US 7099332 B2
Method (130) for optimizing emergency call service in a Virtual Local Area Network including at least one Voice over Internet Protocol device. A range of port numbers is reserved for use during emergencies (134). Next, a VoIP device transmits an emergency call within the VLAN using a port in the specified range (136). Extra resources are reserved for handling the calls using ports within the specified range (138).
1. In a virtual local area network (VLAN), a method of handling emergency voice over Internet protocol (VoIP) calls comprising the steps of:
reserving a range of specific port numbers for use during emergencies;
detecting a call within the VLAN having a port number falling within said range of specific port numbers:
classifying the call as an emergency call;
reserving extra resources for handling the emergency call:
determining an actual priority value of the call; and
routing the emergency call packets to a queue requiring a higher priority than the actual priority value of the emergency call.
2. The method of
reserving a specific range of port numbers so that when a port number within the range of specific port numbers is detected, the priority value of the call is raised.
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8. In a virtual local area network (VLAN), a module for managing emergency voice over internet protocol (VoIP) calls, comprising:
means for reserving a range of specific port numbers for use during emergencies;
means for detecting a call within the VLAN having a port number falling within said range of specific port numbers;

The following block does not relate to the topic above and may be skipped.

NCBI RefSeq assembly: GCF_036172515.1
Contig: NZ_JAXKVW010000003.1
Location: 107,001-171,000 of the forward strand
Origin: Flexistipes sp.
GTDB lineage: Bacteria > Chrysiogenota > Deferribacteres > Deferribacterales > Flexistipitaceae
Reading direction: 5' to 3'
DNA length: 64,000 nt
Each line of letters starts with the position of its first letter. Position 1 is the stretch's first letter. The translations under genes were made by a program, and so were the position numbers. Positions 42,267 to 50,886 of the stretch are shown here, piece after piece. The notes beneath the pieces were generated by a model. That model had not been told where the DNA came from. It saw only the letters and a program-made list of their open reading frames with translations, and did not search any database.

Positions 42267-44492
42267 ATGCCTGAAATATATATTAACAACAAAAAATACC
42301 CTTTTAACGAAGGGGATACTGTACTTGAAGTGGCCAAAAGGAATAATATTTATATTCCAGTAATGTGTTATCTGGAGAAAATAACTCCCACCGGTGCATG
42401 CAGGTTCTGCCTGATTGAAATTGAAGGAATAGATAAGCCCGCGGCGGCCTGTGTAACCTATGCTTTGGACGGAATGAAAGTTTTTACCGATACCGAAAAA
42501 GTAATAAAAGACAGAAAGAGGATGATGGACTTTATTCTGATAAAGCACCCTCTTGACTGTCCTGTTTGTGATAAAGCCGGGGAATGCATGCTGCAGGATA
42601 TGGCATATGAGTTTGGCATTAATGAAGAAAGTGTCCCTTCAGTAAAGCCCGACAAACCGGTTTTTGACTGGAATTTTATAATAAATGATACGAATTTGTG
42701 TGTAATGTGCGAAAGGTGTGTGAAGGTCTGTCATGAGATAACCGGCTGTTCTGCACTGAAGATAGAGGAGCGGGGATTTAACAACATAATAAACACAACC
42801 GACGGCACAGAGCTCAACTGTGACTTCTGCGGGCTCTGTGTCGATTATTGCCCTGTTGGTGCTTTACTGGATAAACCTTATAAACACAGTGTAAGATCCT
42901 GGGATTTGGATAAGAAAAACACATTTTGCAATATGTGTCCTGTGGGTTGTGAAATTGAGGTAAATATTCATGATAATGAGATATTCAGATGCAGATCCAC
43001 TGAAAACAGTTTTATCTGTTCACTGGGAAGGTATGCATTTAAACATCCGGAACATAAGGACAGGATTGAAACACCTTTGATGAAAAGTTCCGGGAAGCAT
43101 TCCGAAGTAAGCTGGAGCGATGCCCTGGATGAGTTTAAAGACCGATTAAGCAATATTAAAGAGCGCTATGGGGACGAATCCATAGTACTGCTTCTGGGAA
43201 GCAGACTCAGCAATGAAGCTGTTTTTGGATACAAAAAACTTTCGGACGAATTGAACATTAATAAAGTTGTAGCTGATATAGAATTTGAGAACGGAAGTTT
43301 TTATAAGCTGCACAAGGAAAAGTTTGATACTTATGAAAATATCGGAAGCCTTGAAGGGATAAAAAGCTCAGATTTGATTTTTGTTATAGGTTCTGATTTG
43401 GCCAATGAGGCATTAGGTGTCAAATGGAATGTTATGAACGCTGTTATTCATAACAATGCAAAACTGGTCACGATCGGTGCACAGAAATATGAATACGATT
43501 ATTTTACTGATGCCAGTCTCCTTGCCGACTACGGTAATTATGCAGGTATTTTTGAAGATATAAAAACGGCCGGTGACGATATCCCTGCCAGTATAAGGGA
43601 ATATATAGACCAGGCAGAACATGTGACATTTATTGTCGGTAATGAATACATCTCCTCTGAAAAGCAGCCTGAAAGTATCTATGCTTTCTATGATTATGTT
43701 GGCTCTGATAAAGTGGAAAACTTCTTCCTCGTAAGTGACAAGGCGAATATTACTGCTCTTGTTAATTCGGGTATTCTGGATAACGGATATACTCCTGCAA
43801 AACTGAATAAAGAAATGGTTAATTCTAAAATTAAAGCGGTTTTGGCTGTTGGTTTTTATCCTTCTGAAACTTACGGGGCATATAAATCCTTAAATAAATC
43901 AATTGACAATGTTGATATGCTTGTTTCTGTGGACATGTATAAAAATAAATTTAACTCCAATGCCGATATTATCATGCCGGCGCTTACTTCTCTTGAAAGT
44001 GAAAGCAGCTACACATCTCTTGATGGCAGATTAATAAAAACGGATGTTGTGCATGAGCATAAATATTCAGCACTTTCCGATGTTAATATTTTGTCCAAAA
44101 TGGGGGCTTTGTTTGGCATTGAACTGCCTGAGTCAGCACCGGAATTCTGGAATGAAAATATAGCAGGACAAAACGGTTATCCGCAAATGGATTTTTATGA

means for classifying the call as an emergency call;
means for determining an actual priority value of the call; and
means for routing the emergency call packets to a queue requiring a higher priority than the actual priority value of the emergency call.
9. The module of
means for reserving a range of specific port numbers so that when a port number within the range of specific port numbers is detected, the priority value of the call is raised.
10. The module of
11. The module of
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14. The module of
The invention relates in general to telecommunication networks and related applications and, in particular, to a method and system of modifying resources of data packets in a VLAN environment. More particularly, the invention relates to optimizing emergency call service in a Voice over Internet Protocol (VoIP) device operating in a VLAN-aware communications network.
Without limiting the scope of the invention, its background is described in connection with modifying VoIP networks for communicating voice data over a data network.
The transmission of analog voice over the Public Switch Telephone Network (PSTN) is slowly being supplemented by other technologies, such as VoIP. The immediate goal for VoIP service providers is to reproduce existing PSTN capabilities at a significantly lower “total cost of operation” and to offer technically competitive alternatives to the PSTN. It is the combination of VoIP with point of service applications that shows the greatest promise for the long term. VoIP provides a competitive threat to the providers of traditional telephone services that, at the very least, will stimulate improvements in cost and function throughout the industry.
Essentially, VoIP may be applied to almost any voice application including simple inter-office intercom to complex multi-point teleconferencing and shared screen environments. The quality of voice reproduction may also be tailored according to the application. For example, customer calls utilizing voice recognition may need to be of higher quality than internal paging over an overhead paging system. Hence, VoIP equipment must have the flexibility to cater to a wide range of configurations and environments and an ability to blend traditional telephony standards with VoIP.